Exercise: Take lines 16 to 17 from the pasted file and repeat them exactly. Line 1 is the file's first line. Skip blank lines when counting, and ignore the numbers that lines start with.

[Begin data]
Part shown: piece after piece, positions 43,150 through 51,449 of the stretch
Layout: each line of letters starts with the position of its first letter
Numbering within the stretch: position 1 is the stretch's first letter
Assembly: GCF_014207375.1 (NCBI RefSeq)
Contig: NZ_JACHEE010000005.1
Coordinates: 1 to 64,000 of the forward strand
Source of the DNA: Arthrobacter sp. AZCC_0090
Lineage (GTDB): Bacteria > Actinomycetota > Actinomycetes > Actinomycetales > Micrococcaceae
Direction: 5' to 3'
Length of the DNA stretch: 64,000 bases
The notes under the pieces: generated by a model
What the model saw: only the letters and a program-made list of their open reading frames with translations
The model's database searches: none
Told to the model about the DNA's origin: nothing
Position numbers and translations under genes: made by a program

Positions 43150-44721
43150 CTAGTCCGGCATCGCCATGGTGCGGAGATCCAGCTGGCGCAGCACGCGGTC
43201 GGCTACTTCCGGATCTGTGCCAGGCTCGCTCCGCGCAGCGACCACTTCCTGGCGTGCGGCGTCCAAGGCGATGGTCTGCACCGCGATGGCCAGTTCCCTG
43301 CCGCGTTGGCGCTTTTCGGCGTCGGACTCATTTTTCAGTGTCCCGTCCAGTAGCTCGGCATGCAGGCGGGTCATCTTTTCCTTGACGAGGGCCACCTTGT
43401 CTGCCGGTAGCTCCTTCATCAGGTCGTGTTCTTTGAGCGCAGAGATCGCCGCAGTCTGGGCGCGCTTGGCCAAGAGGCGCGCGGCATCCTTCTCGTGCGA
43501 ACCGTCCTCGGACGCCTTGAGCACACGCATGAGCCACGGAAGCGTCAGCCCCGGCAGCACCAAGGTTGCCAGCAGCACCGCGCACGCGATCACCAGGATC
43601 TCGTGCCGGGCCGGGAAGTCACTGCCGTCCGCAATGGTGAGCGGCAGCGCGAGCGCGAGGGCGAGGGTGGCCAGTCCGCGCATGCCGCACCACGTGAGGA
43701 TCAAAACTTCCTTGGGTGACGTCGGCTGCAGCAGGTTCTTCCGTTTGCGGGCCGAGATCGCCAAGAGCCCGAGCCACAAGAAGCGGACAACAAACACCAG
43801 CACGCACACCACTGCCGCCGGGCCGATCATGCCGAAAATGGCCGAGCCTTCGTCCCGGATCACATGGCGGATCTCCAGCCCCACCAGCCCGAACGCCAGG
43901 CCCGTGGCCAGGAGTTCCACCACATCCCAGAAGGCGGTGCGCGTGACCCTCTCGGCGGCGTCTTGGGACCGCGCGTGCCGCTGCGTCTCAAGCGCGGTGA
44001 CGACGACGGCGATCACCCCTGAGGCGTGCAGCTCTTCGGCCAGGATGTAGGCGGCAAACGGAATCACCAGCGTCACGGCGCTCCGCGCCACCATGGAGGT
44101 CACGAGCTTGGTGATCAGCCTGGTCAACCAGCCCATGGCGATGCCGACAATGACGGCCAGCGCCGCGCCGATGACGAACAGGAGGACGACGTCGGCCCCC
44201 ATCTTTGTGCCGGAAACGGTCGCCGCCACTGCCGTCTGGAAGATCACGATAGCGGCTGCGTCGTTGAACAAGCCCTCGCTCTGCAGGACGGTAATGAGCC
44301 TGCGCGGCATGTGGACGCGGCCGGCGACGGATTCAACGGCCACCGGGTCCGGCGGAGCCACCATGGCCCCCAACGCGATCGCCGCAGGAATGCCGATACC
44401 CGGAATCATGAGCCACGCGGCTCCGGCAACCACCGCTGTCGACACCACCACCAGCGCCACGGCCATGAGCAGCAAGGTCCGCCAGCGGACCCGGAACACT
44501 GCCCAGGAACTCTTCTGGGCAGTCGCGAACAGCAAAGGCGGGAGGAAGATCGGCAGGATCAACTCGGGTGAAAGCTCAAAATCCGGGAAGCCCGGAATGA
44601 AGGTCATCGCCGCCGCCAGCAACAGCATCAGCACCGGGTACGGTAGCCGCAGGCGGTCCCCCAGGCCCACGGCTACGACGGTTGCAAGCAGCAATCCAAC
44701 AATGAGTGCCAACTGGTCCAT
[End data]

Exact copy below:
Positions 43150-44721
43150 CTAGTCCGGCATCGCCATGGTGCGGAGATCCAGCTGGCGCAGCACGCGGTC